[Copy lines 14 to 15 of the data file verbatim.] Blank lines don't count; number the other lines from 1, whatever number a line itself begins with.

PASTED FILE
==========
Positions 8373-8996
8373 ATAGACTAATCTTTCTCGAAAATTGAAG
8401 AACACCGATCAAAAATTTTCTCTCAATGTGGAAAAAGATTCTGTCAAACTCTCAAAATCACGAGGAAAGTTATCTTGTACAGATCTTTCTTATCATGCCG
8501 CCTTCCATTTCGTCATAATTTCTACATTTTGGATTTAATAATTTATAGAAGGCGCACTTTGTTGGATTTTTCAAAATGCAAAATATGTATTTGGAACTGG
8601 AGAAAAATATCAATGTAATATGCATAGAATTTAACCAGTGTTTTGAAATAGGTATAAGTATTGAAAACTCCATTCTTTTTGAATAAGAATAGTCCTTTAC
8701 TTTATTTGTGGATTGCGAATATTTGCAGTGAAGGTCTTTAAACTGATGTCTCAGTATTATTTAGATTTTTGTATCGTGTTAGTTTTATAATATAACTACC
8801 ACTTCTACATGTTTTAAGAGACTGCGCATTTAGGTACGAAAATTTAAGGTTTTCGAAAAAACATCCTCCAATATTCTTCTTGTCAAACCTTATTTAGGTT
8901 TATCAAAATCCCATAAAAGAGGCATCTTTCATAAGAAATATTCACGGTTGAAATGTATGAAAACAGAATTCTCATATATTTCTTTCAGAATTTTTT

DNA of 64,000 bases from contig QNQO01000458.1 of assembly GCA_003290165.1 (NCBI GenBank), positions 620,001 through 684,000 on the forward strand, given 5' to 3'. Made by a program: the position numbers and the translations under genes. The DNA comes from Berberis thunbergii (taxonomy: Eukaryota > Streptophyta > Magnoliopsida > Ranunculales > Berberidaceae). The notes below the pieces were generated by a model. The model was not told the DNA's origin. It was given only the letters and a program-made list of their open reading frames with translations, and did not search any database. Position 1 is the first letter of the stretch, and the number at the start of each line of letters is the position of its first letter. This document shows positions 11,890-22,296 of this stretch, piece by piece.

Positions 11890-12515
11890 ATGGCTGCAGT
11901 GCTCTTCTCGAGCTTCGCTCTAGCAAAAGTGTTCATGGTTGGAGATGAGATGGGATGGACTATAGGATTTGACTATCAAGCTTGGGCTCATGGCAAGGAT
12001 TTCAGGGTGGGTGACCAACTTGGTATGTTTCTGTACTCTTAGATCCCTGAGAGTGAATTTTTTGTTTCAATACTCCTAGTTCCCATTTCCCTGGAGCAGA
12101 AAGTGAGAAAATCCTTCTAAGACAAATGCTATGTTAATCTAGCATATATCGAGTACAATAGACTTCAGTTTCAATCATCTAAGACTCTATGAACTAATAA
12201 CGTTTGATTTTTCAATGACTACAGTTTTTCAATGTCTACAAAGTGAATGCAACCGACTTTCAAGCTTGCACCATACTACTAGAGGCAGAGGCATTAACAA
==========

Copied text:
12101 AAGTGAGAAAATCCTTCTAAGACAAATGCTATGTTAATCTAGCATATATCGAGTACAATAGACTTCAGTTTCAATCATCTAAGACTCTATGAACTAATAA
12201 CGTTTGATTTTTCAATGACTACAGTTTTTCAATGTCTACAAAGTGAATGCAACCGACTTTCAAGCTTGCACCATACTACTAGAGGCAGAGGCATTAACAA